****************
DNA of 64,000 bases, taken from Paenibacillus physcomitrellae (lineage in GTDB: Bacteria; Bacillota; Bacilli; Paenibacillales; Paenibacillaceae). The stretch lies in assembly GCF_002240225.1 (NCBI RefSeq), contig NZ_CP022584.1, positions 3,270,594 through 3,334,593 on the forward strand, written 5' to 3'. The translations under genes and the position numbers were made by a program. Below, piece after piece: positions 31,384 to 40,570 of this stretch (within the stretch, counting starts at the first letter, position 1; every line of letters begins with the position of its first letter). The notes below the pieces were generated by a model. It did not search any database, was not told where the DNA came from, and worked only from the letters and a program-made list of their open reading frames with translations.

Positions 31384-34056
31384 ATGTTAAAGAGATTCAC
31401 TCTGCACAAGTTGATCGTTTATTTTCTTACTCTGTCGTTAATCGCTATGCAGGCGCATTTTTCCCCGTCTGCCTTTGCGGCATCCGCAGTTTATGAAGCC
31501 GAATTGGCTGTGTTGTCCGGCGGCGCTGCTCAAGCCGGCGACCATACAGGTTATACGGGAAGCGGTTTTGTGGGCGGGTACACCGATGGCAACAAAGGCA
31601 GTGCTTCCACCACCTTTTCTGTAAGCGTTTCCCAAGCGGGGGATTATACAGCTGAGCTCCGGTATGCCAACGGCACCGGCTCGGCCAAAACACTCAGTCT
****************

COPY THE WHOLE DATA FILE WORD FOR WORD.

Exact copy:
DNA of 64,000 bases, taken from Paenibacillus physcomitrellae (lineage in GTDB: Bacteria; Bacillota; Bacilli; Paenibacillales; Paenibacillaceae). The stretch lies in assembly GCF_002240225.1 (NCBI RefSeq), contig NZ_CP022584.1, positions 3,270,594 through 3,334,593 on the forward strand, written 5' to 3'. The translations under genes and the position numbers were made by a program. Below, piece after piece: positions 31,384 to 40,570 of this stretch (within the stretch, counting starts at the first letter, position 1; every line of letters begins with the position of its first letter). The notes below the pieces were generated by a model. It did not search any database, was not told where the DNA came from, and worked only from the letters and a program-made list of their open reading frames with translations.

Positions 31384-34056
31384 ATGTTAAAGAGATTCAC
31401 TCTGCACAAGTTGATCGTTTATTTTCTTACTCTGTCGTTAATCGCTATGCAGGCGCATTTTTCCCCGTCTGCCTTTGCGGCATCCGCAGTTTATGAAGCC
31501 GAATTGGCTGTGTTGTCCGGCGGCGCTGCTCAAGCCGGCGACCATACAGGTTATACGGGAAGCGGTTTTGTGGGCGGGTACACCGATGGCAACAAAGGCA
31601 GTGCTTCCACCACCTTTTCTGTAAGCGTTTCCCAAGCGGGGGATTATACAGCTGAGCTCCGGTATGCCAACGGCACCGGCTCGGCCAAAACACTCAGTCT